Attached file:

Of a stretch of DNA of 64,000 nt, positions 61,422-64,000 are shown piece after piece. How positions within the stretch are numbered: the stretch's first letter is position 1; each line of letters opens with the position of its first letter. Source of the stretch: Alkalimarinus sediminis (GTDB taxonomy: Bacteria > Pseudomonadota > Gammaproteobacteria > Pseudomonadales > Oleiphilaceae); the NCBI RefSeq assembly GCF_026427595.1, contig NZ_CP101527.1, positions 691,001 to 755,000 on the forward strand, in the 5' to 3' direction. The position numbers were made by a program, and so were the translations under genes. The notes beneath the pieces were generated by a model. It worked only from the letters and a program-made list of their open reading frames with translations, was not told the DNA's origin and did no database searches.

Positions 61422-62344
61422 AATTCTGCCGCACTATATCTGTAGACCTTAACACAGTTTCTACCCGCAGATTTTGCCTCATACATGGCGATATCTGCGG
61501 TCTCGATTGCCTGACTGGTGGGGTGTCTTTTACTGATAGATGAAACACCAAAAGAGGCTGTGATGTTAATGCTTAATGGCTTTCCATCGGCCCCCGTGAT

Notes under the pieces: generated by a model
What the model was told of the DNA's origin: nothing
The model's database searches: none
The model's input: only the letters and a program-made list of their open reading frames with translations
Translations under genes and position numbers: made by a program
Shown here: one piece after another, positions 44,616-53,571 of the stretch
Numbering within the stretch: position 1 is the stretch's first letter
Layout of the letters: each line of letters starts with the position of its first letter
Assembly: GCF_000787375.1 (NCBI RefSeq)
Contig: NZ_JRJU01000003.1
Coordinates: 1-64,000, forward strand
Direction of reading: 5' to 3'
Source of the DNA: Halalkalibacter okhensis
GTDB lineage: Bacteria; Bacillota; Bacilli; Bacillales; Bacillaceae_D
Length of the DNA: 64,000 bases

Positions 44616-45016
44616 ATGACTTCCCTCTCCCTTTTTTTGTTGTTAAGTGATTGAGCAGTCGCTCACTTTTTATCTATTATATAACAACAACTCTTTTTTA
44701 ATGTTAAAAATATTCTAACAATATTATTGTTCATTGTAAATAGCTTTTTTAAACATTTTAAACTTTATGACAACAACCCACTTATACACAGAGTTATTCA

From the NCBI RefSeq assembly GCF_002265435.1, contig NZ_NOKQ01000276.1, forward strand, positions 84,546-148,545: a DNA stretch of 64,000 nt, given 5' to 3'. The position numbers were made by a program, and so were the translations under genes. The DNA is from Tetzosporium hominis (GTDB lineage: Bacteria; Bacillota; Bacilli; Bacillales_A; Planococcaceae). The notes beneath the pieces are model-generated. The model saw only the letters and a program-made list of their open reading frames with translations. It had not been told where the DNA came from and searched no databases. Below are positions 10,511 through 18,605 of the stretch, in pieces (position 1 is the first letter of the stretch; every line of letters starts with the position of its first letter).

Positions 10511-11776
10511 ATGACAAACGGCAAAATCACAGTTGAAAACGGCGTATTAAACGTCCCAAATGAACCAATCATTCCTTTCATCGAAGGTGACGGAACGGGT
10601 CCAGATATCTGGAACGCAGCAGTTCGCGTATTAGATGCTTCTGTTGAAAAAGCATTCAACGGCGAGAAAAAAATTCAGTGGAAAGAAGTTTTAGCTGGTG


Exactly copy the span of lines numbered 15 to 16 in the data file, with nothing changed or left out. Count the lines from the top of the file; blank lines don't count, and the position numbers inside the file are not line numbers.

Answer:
Coordinates: 1-64,000, forward strand
Direction of reading: 5' to 3'